1. #1
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    Default brush/quick attack/structure truck

    Our district is a rural district comprised of about 350 square miles. We are spread out over 3 counties. Have 4 stations. Thinking of applying for a grant for 4 new trucks. We handle alot of grass fires, an occasional house fire, vehicle fires, and provide run the jaws in one location for the local ambulance service. Looking at 2 ton 4x4 trucks with 250hp diesels and allison automatics. Want 1000 gallon poly tanks with quick dumps and 650gpm waterous pumps with volkswagen diesels. Trucks will carry roof and extension ladders and dump tanks. 11/2 hose and 1 booster reel. will also have booster and 11/2 lines at rider positions behind cabs. These trucks will also carry 4 scbas and spare bottles. Would like foam on as well. Anybody else got any ideas. I would like to see pictures if anybody has built one. We run 1 ton 4x4 duallys for brush trucks and usually run a 2 ton truck with them. Our 2 tons now are 2 wheel drive which works great when it doesn't rain. We don't have the money or need for a full time Class A pumper. After we get these trucks we are probably going to look at a tanker. Have none now. 2 ton trucks with 1000 gallons are the tankers now. Would also like comments on the Waterous 650 gallon pumps with Volkswagen Diesels.

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    ncksfire:

    Try this link there are alot of other pics also


    http://www.rescue-net.com/cgi-bin/Ph...ig.pl?read=237

    Stainless steel tank, deitz desiel air cooled pump motor, foam at all positions, we only carry two scba's but could carry more.
    Terry
    Last edited by engel702; 02-23-2003 at 02:58 AM.
    Be Safe Out there.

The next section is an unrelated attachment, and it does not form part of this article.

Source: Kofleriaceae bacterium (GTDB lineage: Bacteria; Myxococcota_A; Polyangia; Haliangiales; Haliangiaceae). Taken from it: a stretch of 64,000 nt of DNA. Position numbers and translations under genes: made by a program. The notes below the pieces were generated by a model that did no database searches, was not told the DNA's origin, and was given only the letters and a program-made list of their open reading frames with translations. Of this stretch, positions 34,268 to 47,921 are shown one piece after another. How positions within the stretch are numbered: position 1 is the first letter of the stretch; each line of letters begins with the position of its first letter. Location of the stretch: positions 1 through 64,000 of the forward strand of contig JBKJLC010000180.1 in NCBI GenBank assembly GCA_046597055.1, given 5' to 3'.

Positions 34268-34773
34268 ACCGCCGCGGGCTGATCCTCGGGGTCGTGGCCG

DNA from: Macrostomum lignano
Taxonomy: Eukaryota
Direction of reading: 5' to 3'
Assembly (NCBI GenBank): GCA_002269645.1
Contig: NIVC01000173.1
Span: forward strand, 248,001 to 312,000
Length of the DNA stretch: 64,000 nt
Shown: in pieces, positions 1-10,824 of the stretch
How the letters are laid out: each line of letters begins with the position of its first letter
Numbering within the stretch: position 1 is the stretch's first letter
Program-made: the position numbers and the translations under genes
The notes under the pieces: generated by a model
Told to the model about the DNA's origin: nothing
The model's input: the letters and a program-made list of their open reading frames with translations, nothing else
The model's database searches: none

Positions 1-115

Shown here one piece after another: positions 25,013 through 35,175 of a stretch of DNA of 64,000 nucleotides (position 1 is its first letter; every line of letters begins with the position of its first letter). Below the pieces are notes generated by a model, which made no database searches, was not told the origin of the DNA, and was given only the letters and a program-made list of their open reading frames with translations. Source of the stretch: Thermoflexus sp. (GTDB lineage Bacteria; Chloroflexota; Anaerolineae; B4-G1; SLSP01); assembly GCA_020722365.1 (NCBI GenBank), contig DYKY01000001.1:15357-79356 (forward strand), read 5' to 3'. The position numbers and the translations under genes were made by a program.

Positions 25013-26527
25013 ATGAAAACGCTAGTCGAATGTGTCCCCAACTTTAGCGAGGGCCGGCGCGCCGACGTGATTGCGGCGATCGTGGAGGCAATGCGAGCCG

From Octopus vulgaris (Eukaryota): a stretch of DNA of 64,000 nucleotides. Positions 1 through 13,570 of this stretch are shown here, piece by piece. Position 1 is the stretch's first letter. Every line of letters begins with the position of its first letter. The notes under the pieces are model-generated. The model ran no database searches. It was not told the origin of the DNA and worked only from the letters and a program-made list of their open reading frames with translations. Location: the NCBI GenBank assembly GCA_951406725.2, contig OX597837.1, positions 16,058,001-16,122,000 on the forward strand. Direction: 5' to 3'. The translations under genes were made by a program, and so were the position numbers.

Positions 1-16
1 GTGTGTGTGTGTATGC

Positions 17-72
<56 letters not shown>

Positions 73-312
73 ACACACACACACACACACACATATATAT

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    Default Re: brush/quick attack/structure truck

    Originally posted by NCKSFIRE
    650gpm waterous pumps with volkswagen diesels.
    Hu?

    Had to read that twice, a VW engine? Maybe that's common where you are, but I'd make sure there was good service for it before commiting to a foreign engine. There are very good engines available from Detroit, Cat, and Cummins in your HP range, and the new MBE series by DD is actually a German block (Mercedes I believe, DD is owned by Dalmier Chrysler). Volvo is also a common block for light duty delivery trucks.

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    I think for standalone pump/engines (i.e. not powered from the drivetrain of the vehicle), the VW is common for the larger GPM pumps. I've seen it a lot at least.
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    Question Am I missing something??

    Originally posted by NCKSFIRE

    Looking at 2 ton 4x4 trucks with 250hp diesels and allison automatics. Want 1000 gallon poly tanks with quick dumps and 650gpm waterous pumps with volkswagen diesels.
    At 8.3 lbs / gallon, you've already got almost 4.2 tons of water. Add the pump/motor weight, and you've got easily 5 tons.

    Originally posted by NCKSFIRE

    Trucks will carry roof and extension ladders and dump tanks. 11/2 hose and 1 booster reel. will also have booster and 11/2 lines at rider positions behind cabs. These trucks will also carry 4 scbas and spare bottles.
    That's another 1/2 ton in equipment, at least.


    Originally posted by NCKSFIRE

    Would like foam on as well.
    Another 1/4 to 1/2 ton?